Deputy chief justice 'overlooked'
Cape Town - Pretoria University law faculty's Centre for Human Rights has seriously questioned President Jacob Zuma's nomination of Constitutional Court Judge Mogoeng Mogoeng to be the new chief justice.
"Compared to his predecessors in the post-1994 era - chief justices [Arthur] Chaskalson, [Pius] Langa, and [Sandile] Ngcobo, whose appointments reflected their considerable academic and intellectual stature established by illustrious careers prior to or as members of the court - the basis for Justice Mogoeng's nomination is startlingly unclear," the centre said on Wednesday.
"There is in our view a lack of evidence to assure South Africans that the best possible candidate has been nominated to serve as our chief justice - a position that he will hold, if appointed, for the next decade," it said.
It was not clear what weight, if any, had been attached to Mogoeng's ability to play an intellectual leadership role as far as the court's adjudicatory role was concerned.
Mogoeng was appointed to the Constitutional Court only in October 2009, making him one of the four most junior members of the court.
His elevation to the position as head of the judiciary came above that of sitting Deputy Chief Justice Dikgang Moseneke and more experienced members of the Constitutional Court and other courts.
Overlooking the deputy chief justice could arguably have been acceptable if an equally senior judge or a female judge was nominated. Failure to do so at the very least deserved an explanation, the centre said.
Overlooking the most senior judge on the highest court for the position of chief justice had an unfortunate precedent in South Africa's less illustrious past.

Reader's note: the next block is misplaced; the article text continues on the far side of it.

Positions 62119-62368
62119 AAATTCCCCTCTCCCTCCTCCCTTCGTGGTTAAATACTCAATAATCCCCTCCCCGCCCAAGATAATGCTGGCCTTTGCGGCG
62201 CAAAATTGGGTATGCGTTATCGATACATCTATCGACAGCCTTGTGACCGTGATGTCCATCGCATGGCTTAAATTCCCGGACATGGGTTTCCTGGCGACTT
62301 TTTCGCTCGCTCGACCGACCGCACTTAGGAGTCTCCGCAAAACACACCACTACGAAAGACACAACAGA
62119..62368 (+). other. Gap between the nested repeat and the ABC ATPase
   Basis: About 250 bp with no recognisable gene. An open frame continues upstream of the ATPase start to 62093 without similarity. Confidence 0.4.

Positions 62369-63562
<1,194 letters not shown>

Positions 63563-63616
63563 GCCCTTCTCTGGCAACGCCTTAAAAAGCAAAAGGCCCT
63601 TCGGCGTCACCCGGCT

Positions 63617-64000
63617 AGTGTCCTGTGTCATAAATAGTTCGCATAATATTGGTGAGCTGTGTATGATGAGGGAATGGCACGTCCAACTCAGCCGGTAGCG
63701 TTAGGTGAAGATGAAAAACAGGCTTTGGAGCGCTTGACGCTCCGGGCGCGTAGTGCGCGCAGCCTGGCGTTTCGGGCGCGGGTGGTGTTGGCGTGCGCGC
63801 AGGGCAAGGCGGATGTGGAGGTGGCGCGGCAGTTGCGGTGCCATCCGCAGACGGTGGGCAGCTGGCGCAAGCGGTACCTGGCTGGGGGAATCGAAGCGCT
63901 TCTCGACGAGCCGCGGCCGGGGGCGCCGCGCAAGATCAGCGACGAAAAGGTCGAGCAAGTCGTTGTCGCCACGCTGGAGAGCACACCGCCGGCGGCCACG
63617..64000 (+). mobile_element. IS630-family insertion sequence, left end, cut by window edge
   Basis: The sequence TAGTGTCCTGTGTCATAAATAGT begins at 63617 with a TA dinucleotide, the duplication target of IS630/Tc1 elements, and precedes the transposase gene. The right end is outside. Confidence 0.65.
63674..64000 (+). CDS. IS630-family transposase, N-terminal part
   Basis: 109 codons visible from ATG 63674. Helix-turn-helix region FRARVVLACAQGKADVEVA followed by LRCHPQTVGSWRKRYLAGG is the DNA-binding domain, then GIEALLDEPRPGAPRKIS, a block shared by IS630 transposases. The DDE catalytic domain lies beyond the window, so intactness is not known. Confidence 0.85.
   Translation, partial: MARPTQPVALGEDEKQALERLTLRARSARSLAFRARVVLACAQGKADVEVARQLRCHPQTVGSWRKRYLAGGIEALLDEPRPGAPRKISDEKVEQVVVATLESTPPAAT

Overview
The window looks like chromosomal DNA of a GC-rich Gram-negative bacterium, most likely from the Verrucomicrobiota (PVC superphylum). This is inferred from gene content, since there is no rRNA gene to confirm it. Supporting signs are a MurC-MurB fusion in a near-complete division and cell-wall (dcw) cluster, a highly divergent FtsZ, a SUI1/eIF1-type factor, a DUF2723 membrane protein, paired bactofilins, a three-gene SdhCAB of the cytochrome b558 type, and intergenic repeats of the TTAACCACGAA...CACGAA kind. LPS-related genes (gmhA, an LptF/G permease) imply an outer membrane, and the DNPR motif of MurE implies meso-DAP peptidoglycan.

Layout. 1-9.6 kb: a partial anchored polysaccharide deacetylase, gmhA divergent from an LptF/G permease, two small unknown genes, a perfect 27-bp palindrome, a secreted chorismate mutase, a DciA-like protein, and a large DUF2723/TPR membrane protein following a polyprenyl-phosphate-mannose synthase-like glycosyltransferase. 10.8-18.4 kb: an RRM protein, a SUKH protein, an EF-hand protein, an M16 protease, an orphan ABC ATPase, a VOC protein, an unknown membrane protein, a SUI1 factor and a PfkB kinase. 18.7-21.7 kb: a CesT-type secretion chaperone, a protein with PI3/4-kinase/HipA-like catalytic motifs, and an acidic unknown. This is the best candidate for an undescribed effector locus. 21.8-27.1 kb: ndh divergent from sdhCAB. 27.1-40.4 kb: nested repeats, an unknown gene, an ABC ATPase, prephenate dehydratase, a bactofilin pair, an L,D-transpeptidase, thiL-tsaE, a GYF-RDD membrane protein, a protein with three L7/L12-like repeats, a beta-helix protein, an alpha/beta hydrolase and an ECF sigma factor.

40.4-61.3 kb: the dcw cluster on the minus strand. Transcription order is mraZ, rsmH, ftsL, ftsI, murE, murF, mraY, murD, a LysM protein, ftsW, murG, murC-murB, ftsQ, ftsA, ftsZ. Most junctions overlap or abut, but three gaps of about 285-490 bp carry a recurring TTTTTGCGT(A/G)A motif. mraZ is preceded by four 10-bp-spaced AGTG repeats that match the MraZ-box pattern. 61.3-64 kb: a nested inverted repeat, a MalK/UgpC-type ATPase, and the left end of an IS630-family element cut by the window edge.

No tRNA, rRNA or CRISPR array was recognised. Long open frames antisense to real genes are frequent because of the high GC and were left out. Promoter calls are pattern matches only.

Both in 1957 and 1959, Justice Oliver Schreiner, the deputy chief justice at the time, was overlooked in favour of more junior candidates more closely aligned to the government of the day.
"The available evidence leaves one pondering why Justice Mogoeng has been selected above other candidates with better credentials to serve as the country's chief justice."
At the time of Mogoeng's appointment in 2009 concerns were raised about his lack of experience in constitutional matters.
Since his appointment he had done little to ameliorate these concerns. In almost two years he had only written the court's majority judgment in four, relatively uncontroversial, cases.
His first judgment was delivered about ten months after taking his seat as Constitutional Court judge.
Even if this load was similar to that of other judges on the court, the point was that Mogoeng lacked constitutional experience as demonstrated in reasoned judgments.
He had also written dissenting judgments in three cases. In his most notable dissent (Le Roux v Dey) Mogoeng disagreed with the majority but did not disclose the basis of his disagreement, deviating from a long-standing tradition of articulating disagreement in a separate opinion.
Mogoeng also wrote minority opinions in the Glenister case, upholding legislation abolishing the Scorpions, and in the McBride case (The Citizen v McBride), finding that The Citizen, acting maliciously, impaired Robert McBride's dignity.
"Surprise and lack of persuasive substantiation breed suspicion," the centre said.
"The obvious question is: Why was the obvious or any of the other more experienced candidates not selected?"
If he was appointed, it would be up to Mogoeng to dispel any perception or suggestion that his unexpected appointment signalled "an attempt at executive corrosion of the independence of the judiciary".
"The president need not heed any misgivings expressed about the basis and lack of convincing reasons for his choice.
"However, he should at least seriously consider the views of opposition leaders and especially the Judicial Service Commission (JSC).
"We therefore encourage the JSC to consider the gravity of its role, conscious that the appointment of a chief justice should not, in the first place, serve the interest of an incumbent government (or President), but that of the state as a whole," the centre said.